Why China’s Market Isn’t Fixed

China’s stock market is purportedly all fixed and the last two day’s 10% bounce is just the beginning. Indeed, Goldman Sachs has already reiterated that the whole thing is on the level, and that the red chips will again be taking flight:

China’s biggest stock-market rout since 1992 has done nothing to erode the bullish outlook of Goldman Sachs Group Inc………Kinger Lau, the bank’s China strategist in Hong Kong, predicts the large-cap CSI 300 Index will rally 27 percent from Tuesday’s close over the next 12 months as government support measures boost investor confidence and monetary easing spurs economic growth. Leveraged positions aren’t big enough to trigger a market collapse, Lau says, and valuations have room to climb.

Right. The Chinese economy is in an obvious deepening swoon and the median company on the Shanghai exchange had a PE ratio of 60X before the recent break. But no matter. Not only does everything financial race the skyscrapers to the sky in the land of red capitalism, but valuation upside is apparently whatever the comrades in Beijing want it to be.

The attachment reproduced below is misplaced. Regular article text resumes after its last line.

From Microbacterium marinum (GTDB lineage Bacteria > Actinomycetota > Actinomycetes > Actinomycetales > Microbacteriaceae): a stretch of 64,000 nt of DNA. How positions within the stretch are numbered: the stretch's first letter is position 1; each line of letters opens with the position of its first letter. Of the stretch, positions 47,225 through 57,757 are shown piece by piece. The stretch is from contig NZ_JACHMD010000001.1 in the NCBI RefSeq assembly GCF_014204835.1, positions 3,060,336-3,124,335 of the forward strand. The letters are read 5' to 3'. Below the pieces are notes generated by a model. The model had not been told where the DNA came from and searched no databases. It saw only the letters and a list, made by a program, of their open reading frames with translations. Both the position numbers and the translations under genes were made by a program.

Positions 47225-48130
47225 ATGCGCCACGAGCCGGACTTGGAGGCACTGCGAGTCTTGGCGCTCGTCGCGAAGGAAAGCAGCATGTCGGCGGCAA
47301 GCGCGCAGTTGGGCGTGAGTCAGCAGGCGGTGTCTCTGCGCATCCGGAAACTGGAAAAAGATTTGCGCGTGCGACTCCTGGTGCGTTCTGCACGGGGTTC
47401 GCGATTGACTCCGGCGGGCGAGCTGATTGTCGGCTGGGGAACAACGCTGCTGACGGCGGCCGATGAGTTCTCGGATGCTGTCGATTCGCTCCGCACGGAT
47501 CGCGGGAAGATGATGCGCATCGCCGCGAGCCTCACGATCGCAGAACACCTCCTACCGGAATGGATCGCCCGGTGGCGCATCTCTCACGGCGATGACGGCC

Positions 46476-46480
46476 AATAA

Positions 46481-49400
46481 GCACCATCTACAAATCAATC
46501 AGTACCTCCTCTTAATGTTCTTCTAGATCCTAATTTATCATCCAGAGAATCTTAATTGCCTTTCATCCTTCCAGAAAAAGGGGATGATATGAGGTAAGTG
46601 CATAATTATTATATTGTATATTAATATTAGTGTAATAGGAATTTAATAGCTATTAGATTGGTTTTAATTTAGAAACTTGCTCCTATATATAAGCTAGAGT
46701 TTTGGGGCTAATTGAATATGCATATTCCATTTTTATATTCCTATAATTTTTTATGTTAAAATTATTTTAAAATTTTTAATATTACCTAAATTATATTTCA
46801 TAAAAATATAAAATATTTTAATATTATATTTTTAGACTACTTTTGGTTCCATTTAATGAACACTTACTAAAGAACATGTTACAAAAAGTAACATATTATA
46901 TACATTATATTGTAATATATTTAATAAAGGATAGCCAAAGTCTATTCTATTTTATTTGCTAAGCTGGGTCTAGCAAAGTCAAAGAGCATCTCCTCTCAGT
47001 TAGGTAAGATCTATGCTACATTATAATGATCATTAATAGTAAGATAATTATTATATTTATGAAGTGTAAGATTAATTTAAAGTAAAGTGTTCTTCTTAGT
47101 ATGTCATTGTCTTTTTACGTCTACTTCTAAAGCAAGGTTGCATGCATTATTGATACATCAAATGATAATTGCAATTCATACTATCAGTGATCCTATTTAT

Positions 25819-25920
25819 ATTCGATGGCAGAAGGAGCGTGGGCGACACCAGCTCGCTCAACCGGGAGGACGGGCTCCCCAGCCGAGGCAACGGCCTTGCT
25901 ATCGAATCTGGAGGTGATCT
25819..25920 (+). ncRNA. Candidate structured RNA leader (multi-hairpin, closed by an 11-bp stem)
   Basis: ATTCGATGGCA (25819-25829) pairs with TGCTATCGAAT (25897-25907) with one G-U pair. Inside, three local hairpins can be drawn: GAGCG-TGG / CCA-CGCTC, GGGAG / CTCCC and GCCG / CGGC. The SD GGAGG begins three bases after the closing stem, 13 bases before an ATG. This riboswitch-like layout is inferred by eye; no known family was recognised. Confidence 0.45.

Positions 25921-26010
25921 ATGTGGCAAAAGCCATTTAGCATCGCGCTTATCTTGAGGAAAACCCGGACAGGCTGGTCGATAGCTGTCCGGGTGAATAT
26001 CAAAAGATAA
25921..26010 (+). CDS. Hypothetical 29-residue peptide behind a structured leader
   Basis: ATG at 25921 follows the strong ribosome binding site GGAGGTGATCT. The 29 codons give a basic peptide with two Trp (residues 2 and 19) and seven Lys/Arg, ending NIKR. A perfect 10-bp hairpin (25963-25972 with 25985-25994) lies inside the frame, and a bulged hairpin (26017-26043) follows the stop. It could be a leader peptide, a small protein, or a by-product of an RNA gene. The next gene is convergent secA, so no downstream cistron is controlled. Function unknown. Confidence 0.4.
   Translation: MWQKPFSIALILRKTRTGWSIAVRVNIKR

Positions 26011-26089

Says Goldman’s chief stock tout for China,“It’s not in a bubble yet.”.

Why? Because “China’s government has a lot of tools to support the market.”

To be sure, the confident Mr. Kinger Lau was still in diapers when Mr. Deng proclaimed that it was glorious to be rich. Or stated differently, when Deng set aside Mao’s mistaken maxim that power comes from the barrel of a gun in favor of the thoroughly modern notion that prosperity comes from the end of a red hot printing press.

Actually, that’s the heart of the matter. Mr. Lau and perhaps 50 million other Chinese punters believe that growth and wealth are gifts of the state. That is, they believe red capitalism works because the comrades in Beijing are always ready to inject “whatever it takes” by way of stimulus, guidance, controls, ever more debt and now, apparently, prison sentences, too, to keep the bubble expanding.

That millions of Chinese citizens are being annihilated financially is hardly surprising. After all, the $3.5 trillion lost in the four weeks since the June 12th peak was pure casino wealth. It did

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